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place in the nest—the difficulty begins when he attempts to quit it. She calls him, she shows him some dainty little tit-bit, she promises him a reward, she tries to draw him forth with the bait of a fly.

Still the little one hesitates. And put yourself in his place. You have but to move a step in the nursery between your nurse and your mother, where, if you fell, you would fall upon cushions. This bird of the church, which gives her first lesson in flying from the summit of the spire, can scarcely embolden her son—perhaps, can scarcely embolden herself, at the decisive moment. Both, I am sure of it, measure more than once with their glances the abyss beneath, and eye the ground. It is an urgent need that he should trust his mother, that she should have confidence in the wing of the little one. But he has trusted, he has made the leap, he will not fall. Trembling, he floats in air, supported by the reassuring voice of his mother. All is finished.

All is finished. Thenceforth he will fly regardless of the wind and storm, strong in that first great trial, wherein he flew in faith.

According to Wilson, the swallow's ordinary flight averages one mile a minute. He is engaged in flying for ten hours daily. Now, as his life is usually extended to a space of ten years, he flies in that period 2,190,000 miles, or nearly eightyeight times the circumference of the globe.

Michelet.

7.- LESSONS FROM NATURE.

wretch-ed
daz-zling
fore-sight

hoard

ra-pa-ci-ous ri-dic-u-lous sol-it-ude des-tin-ed boun-te-ous

THE MOLE AND THE ANT.

“ You wretched ants !" said a mole.

" Is it worth while that you should work the whole summer in order to gather together so little? If you could but see my hoard." "Listen to me,” replied an ant.

« If it is greater than thou hast need of, then it is indeed right that men should dig after thee, empty thy barns, and make thee pay for thy rapacious covetousness with thy life."

THE GOOSE.

The feathers of a goose put the new-born snow to shame. Proud of this dazzling gift of nature, she believed herself rather born to be a swan than what she really was. She separated herself from her own kind, and swam round the pond in solitude and majesty. Now she stretched her neck, whose betraying shortness she wished with all her might to remedy. Then she tried to give it the stately bend from which the swan has merited the name of the bird of Apollo; still to no purpose, it was too stiff; and with all her pains, she could do no more than become a ridiculous goose, without becoming a swan.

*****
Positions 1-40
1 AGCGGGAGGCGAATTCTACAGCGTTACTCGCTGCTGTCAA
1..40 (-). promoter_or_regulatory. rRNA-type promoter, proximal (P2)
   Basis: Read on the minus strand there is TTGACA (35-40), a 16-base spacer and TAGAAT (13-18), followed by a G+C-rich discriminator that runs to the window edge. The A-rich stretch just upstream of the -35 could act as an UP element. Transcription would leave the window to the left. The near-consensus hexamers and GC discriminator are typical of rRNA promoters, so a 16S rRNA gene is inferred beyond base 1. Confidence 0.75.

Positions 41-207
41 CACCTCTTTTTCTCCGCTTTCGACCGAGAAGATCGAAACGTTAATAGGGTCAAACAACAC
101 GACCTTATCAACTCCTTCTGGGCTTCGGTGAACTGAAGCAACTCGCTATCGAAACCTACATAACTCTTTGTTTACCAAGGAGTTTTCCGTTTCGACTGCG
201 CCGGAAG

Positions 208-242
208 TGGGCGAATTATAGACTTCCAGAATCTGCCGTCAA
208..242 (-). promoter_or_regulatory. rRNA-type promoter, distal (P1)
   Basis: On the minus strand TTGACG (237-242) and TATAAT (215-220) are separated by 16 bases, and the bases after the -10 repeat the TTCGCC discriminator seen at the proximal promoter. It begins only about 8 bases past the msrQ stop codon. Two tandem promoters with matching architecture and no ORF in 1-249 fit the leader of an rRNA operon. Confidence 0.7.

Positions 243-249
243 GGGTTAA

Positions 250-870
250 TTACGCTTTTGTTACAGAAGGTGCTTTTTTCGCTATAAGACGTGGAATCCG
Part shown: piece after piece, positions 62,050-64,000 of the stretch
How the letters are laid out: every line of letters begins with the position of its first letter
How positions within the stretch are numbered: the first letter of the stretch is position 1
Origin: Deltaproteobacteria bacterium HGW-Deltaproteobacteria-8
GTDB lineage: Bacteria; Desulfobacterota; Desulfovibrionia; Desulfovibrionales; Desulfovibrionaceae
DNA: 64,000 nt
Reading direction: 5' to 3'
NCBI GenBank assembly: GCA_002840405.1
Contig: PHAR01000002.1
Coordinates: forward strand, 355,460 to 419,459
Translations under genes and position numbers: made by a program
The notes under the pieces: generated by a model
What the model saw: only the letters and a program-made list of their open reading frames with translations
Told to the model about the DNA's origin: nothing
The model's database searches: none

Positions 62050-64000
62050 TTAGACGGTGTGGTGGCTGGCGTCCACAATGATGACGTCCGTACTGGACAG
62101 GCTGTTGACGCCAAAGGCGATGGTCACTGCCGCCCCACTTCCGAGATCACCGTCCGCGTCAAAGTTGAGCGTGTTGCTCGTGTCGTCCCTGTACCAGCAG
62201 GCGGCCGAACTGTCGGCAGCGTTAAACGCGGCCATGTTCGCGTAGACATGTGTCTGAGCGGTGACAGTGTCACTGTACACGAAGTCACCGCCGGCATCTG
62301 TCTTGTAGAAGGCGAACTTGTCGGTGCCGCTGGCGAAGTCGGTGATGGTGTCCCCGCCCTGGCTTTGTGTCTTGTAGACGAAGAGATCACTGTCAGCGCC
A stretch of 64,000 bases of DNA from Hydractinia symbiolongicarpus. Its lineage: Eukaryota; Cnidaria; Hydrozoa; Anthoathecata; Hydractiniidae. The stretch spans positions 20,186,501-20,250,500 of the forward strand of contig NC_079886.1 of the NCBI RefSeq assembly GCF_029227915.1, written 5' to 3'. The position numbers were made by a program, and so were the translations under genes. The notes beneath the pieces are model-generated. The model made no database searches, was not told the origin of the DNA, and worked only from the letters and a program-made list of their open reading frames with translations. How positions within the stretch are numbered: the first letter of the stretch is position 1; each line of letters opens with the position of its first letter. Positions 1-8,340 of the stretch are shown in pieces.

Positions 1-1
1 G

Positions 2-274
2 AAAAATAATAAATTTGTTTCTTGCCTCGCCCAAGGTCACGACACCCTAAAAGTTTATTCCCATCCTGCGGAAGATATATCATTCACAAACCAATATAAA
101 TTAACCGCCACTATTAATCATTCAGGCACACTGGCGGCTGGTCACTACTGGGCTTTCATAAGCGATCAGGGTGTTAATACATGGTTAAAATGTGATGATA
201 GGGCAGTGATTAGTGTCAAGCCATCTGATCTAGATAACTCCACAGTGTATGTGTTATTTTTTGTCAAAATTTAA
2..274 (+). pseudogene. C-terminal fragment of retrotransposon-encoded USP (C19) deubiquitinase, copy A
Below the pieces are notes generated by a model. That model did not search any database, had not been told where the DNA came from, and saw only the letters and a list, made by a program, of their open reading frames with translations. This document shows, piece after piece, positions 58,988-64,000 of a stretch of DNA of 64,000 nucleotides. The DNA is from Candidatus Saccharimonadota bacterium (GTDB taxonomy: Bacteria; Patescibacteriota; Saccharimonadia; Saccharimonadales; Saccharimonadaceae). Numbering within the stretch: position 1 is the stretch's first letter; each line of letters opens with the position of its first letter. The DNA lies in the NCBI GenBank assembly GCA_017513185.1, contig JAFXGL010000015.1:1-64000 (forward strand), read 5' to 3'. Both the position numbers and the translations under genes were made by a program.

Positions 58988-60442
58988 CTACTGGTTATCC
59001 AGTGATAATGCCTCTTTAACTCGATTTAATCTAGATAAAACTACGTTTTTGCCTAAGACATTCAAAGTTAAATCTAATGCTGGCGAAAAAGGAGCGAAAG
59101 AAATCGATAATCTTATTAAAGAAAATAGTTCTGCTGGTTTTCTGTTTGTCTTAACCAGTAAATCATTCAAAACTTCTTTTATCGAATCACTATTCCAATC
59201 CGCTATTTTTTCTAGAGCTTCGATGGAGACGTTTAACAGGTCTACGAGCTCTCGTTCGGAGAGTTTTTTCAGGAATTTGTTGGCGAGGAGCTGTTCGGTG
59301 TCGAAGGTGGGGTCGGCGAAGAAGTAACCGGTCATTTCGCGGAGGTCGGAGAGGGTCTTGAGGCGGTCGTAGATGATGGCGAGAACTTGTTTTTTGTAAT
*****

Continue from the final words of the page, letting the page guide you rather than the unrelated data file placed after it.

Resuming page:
THE YOUNG SWALLOW.

" What are you busy with ? ” inquired a swallow of the busy ants.

“We are gathering together provisions for the winter," was the quick answer.

“ That is prudent,” said the swallow; “I will do that also.” And she began at once to carry a multitude of dead spiders and flies to her nest.

" What can that be for ?” her mother asked at length.

66 What for? A store for the bad winter, my dear mother; do you gather some too. The ants have taught me this foresight."

“Oh, leave this little wisdom to the humble ants,” replied the old swallow.

" What is proper for them does not become the superior swallows. Kind nature has destined a better fate for us. When bounteous summer is over, we journey from hence, and then warm countries receive us, where we rest without want till a new spring comes.

Lessing.

8.-GOOD THINGS FROM DISTANT

PLACES.

cas-sa-va
cin-na-mon

bam-boo
su-gar

di-a-monds
ban-a-na

Tea is brought from China,
Rice from Carolina,
India, and Italy-
Countries far beyond the sea.

Coffee comes from Mocha ;
Wholesome tapioca
Is from the West Indies brought,
Where the humming-birds are caught.

That same land produces
Fruits of richest juices,
Shadocks, oranges, and limes
Ripen in those sunny climes.

Tamarind and guaya,
Pine-apples, cassava
(Or the tapioca bread),
There are in profusion spread.

Who would get the sago
Far as India may go,
There the cocoa-nuts are growing,
There the skies are fiercely glowing.

Indigo for dyeing
Is of her supplying,
Lofty palms you there may view
With the feathery bamboo.

Shawls so rich and handsome,
Diamonds worth a ransom,
From the same far country brought,
Are by wealthy people bought.

Ceylon's balmy island
Long hath furnished my land

Both with cinnamon and pearls, Worn by dames and pretty girls.

Pepper, which so nice is,
Cloves, and other spices,
We receive from Indian isles,
Distant many thousand miles.

Sugar, so delicious,
Arrowroot nutritious,
Are conveyed, I here protest,
From the Indies East and West.

Plantain and banana
Grow in hot Guiana ;
There the chocolate is found,
Parrots in the woods abound.

Books that you may read in
This part are agreed in,
That Peru and Mexico
Gold and silver have to show.

White and fleecy cotton
Grows full many a spot on
In North and South America,
India, and Africa.

Many a one who tarries
For a while at Paris,
Buys the treasures of the place,
Toys and trinkets, gloves and lace.

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